## Information

A graph of data, whether it is a correlational graph or not, always tells some kind of story about the data being plotted. How do you figure out what that story is for a particular graph? What is it telling you and how is it telling it?

For any graph, you need to figure out the following:

1. What is being plotted?
2. Why is it being plotted?
3. What can I conclude from the data and its relationships?
4. What can I not yet conclude from the data?

If you are interpreting a correlational graph, you additionally need to ask yourself:

1. Why is the relationship between these data being highlighted?
2. How does the strength of the correlation (as revealed by the r or r2 value) affect my conclusions about the data and their relationship?
3. If there is more than one set of data being plotted, what does comparing their correlation coefficients allow me to conclude?

Remember, sometimes researchers plot data to show there is a correlation between them (and therefore, possible one is causing the other), and sometimes research plot data to show there is no correlation between them (and therefore, the one is having no effect on the other.)

### Lab 2 Exercises 2.7

Use the following graph as an example to walk through the steps of figuring out how to interpret a graph. Figure 2-5. Data from a journal article by a research group at the University of Washington School of Medicine (Weiss, et al. 2007. Lower extremity muscle size and strength and aerobic capacity decrease with caloric restriction but not with exercise-induced weight loss. J Appl Physiol 102: 634–640.)

The researchers were comparing weight loss from dieting (“caloric restriction”) to weight loss from exercise. They had two groups, each consisting of 18 men and women in their fifties. The first group were called the caloric restriction group and were put on a strict diet for three months. The second group were called the exercise group and were put on an exercise regimen for three months. After the three months, the researchers measured various indicators of strength in their test subjects. The researchers were interested if they could find a way to allow elderly people to lose weight without losing strength. This graph is the results of one of the researchers’ set of measurements.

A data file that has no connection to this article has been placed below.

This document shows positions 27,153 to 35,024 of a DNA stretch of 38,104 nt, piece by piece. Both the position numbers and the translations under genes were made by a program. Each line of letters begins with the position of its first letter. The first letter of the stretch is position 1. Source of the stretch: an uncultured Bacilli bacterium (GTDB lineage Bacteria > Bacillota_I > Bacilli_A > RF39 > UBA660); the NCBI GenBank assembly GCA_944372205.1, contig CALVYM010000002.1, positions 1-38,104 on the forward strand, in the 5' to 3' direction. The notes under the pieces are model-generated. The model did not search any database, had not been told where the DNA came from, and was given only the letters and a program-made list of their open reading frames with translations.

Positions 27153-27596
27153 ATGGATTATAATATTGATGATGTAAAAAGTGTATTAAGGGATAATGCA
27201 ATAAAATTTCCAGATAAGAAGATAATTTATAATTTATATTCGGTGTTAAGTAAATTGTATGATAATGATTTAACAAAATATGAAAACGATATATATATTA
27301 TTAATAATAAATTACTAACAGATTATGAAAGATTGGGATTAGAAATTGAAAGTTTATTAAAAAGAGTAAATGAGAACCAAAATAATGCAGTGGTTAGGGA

1. Examine the graph. What does each individual data point represent?
2. What is being measured on the X axis and what aspect of the study is it reporting?
3. What is being measured on the Y axis and how is it an indicator of strength?
4. Why are the researchers interested in the correlations between these two variables in both the exercise-only group and the diet-only group?
5. The best-fit line through the exercise data (EX) has a value of r = 0.13. What does tell you about the relationship between exercising-induced weight loss and the changes in the size of the subjects’ thigh?
6. Why doesn’t the best-fit line through the exercise data (EX) have a value of r = 0.0?
7. The best-fit line through the dieting data (CR) has a value of r=0.59. This is a positive correlation. What does this tell you about the relationship between dieting-induced weight loss and changes in the size of the subjects’ thighs?
8. Why doesn’t the best-fit line though the dieting data (CR) have a value of r = 1.0?
9. This graph only tells us definitive information about how weight loss via exercise or dieting effect the size of the thigh muscles in these volunteers. But we can formulate more general hypotheses about the effect of dieting-induced weight loss vs. exercise-induced weight loss on overall strength based on these results. These more general hypotheses are not definitively supported yet, but they are suggested by these results. What are these more general hypotheses?